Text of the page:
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Thread: paramyxovirus in Canaries

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    paramyxovirus in Canaries

    Good day, I have been breeding canaries for quite some years now but this is the first time that i have come across this virus. one of the 4 chicks of 30 days old has started showing the paramyxovirus. I worry for the little guy as i cannot seperate him from his parents. I would like to know if there is a cure for the virus or what is the alternative.

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    Re: paramyxovirus in Canaries

    I won't question your diagnosis or experience, but my face is contorted and my brain amiss. This diagnosis is extremely odd. A 30 day old chick is certainly old enough to be able to see if it is acting strange, but Paramyxovirus? In birds we would see it as more Newcastle or better yet, avian pneumoencephalitis, one of the many subs of Paramyxovirus. If so young rarely survive and honestly I wouldn't want them too. I always answer as if it were my decision or what I'd do if it was mine. That answer is easy, quarantine the entire bunch, Mom, Dad, and all babies and all young from this pair. Take that baby to the vet, have them run blood tests to insure the diagnosis. If it is a simple viral episode such as conjunctivitis well treat for it. If it is what you are saying, there are more serious viral meds, all injectable' s, and even then I wouldn't keep these birds in my flock. The larger question then would be how did this get into your aviary. If after you find out from the vet it is so, which I very much doubt or rather hope, you have a lot of complete disinfecting of your entire area. Any of the infections in this group are something even a vet clinic would isolate and quarantine, since even Distemper is part of the group. Lastly if so, this group of viruses can jump to humans and other animals, depending on what exactly the sub virus is.

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    Re: paramyxovirus in Canaries

    I totally agree with Rudi. The flock needs to be quarantined and the baby needs to be seen by a vet.
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    Re: paramyxovirus in Canaries

    Quote Originally Posted by 5borders View Post
    I won't question your diagnosis or experience, but my face is contorted and my brain amiss. This diagnosis is extremely odd. A 30 day old chick is certainly old enough to be able to see if it is acting strange, but Paramyxovirus? In birds we would see it as more Newcastle or better yet, avian pneumoencephalitis, one of the many subs of Paramyxovirus. If so young rarely survive and honestly I wouldn't want them too. I always answer as if it were my decision or what I'd do if it was mine. That answer is easy, quarantine the entire bunch, Mom, Dad, and all babies and all young from this pair. Take that baby to the vet, have them run blood tests to insure the diagnosis. If it is a simple viral episode such as conjunctivitis well treat for it. If it is what you are saying, there are more serious viral meds, all injectable' s, and even then I wouldn't keep these birds in my flock. The larger question then would be how did this get into your aviary. If after you find out from the vet it is so, which I very much doubt or rather hope, you have a lot of complete disinfecting of your entire area. Any of the infections in this group are something even a vet clinic would isolate and quarantine, since even Distemper is part of the group. Lastly if so, this group of viruses can jump to humans and other animals, depending on what exactly the sub virus is.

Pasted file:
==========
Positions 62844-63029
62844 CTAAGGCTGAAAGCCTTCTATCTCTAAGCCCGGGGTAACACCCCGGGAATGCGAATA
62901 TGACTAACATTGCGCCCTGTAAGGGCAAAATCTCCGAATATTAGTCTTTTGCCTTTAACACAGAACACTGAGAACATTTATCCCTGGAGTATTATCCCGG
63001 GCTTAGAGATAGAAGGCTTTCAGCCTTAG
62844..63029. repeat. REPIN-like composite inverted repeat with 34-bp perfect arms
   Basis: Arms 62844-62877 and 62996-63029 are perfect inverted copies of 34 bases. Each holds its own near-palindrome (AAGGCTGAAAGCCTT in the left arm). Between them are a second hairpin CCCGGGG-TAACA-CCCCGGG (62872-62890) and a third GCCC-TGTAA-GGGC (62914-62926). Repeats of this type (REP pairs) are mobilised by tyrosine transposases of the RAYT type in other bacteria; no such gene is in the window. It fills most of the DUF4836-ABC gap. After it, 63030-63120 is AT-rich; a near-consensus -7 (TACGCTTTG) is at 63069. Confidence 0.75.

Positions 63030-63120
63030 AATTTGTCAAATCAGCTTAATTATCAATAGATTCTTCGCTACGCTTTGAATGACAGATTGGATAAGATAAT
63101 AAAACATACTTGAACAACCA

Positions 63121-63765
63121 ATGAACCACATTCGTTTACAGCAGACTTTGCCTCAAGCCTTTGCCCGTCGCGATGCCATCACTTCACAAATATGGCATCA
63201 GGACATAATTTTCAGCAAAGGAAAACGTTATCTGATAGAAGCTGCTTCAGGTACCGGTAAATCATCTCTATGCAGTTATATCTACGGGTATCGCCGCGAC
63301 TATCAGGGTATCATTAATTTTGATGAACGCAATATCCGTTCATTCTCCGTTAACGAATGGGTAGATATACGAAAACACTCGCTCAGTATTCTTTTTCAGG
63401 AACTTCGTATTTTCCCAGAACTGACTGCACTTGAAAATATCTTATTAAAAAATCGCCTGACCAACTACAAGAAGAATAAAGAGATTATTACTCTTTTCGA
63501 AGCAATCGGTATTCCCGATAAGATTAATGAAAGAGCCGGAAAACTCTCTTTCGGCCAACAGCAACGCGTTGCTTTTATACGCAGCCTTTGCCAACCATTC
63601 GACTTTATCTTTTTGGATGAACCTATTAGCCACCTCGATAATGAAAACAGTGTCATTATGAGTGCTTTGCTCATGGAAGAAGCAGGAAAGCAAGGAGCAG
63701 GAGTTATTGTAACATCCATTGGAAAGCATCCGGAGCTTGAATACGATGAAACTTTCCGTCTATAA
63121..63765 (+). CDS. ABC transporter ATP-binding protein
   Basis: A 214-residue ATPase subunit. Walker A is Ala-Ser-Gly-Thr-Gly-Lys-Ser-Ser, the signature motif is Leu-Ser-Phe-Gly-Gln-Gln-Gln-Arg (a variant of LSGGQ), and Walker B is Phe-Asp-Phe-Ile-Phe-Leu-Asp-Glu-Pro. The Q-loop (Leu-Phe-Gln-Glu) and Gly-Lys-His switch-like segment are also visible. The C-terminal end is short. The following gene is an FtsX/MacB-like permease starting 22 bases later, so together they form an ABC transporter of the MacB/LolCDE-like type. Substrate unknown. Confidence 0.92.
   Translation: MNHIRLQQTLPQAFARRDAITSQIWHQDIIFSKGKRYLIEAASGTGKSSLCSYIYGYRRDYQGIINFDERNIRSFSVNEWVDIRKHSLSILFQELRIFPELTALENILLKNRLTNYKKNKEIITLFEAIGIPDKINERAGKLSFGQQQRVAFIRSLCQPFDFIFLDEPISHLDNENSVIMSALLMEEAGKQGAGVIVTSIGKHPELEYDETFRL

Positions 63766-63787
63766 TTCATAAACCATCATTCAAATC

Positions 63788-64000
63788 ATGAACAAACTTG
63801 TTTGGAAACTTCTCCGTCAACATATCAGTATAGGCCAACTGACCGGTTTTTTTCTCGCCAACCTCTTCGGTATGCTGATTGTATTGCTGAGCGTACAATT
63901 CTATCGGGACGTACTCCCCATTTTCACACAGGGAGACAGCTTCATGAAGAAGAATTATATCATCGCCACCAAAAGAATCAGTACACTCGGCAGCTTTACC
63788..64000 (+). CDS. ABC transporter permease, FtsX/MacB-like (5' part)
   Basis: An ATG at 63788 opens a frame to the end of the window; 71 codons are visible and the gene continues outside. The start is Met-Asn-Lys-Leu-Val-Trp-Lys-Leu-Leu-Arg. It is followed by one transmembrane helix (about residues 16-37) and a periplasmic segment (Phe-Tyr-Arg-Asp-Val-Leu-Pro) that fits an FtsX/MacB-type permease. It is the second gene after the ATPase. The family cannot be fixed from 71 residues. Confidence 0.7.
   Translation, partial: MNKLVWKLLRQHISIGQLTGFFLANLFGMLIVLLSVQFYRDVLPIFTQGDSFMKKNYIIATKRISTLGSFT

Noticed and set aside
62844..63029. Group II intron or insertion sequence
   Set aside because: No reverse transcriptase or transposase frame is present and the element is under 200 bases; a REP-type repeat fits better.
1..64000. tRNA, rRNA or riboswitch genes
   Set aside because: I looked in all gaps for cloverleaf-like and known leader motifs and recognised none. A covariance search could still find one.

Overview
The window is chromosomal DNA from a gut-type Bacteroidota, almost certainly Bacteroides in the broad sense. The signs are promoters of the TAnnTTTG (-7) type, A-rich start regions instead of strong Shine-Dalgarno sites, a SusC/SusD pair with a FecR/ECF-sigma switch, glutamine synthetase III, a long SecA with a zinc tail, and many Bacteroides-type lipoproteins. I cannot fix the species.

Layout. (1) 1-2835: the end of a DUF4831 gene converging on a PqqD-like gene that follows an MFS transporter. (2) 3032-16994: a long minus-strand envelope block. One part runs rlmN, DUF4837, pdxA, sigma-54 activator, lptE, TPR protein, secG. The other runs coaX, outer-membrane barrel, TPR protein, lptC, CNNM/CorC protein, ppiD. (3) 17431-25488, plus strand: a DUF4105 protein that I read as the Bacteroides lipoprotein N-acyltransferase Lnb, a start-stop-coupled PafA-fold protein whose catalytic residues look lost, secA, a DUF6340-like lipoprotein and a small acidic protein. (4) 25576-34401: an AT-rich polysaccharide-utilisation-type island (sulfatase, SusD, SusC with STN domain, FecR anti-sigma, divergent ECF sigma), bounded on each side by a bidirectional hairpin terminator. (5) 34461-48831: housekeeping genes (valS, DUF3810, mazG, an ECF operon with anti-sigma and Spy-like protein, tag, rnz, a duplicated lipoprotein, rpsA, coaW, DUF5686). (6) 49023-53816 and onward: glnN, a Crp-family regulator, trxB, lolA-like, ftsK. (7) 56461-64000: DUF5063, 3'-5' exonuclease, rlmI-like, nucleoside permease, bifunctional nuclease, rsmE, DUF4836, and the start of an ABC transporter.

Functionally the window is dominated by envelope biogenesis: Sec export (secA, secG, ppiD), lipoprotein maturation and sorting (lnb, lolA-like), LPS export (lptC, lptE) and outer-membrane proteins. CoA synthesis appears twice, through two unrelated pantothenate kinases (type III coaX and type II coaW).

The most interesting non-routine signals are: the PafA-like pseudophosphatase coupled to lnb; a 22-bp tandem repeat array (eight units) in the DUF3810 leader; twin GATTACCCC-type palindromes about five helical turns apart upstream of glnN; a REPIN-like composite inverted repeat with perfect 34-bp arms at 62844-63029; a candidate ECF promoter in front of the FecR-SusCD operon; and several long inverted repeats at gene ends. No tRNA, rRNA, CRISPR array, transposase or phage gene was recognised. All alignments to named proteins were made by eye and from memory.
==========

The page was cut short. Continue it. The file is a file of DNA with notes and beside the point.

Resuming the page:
Thanks Rudi. Unfortunately, we do not have Vet service where i live. I have been monitoring the behavior of the little bird for a week now. I have seperated it from its family. the good thing is that it can feed itself and seems ok for now.

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    Re: paramyxovirus in Canaries

    As I said before, what you named before would be highly unusual. My bet would be on a viral type. A very common event, which is so obvious it is overlooked often, is the air and exchange of fluids between parents and young. What I mean by that is babies gulp, thus they introduce air and fluids from the parents during feeding. These do not always just go down the hatch but also into the lungs. This then can cause a mild respiratory infection or even lead to pneumonia. People start looking for other things when it is a simple aspect of fluid in the lungs that just needs help with their developing immune system to get by it.

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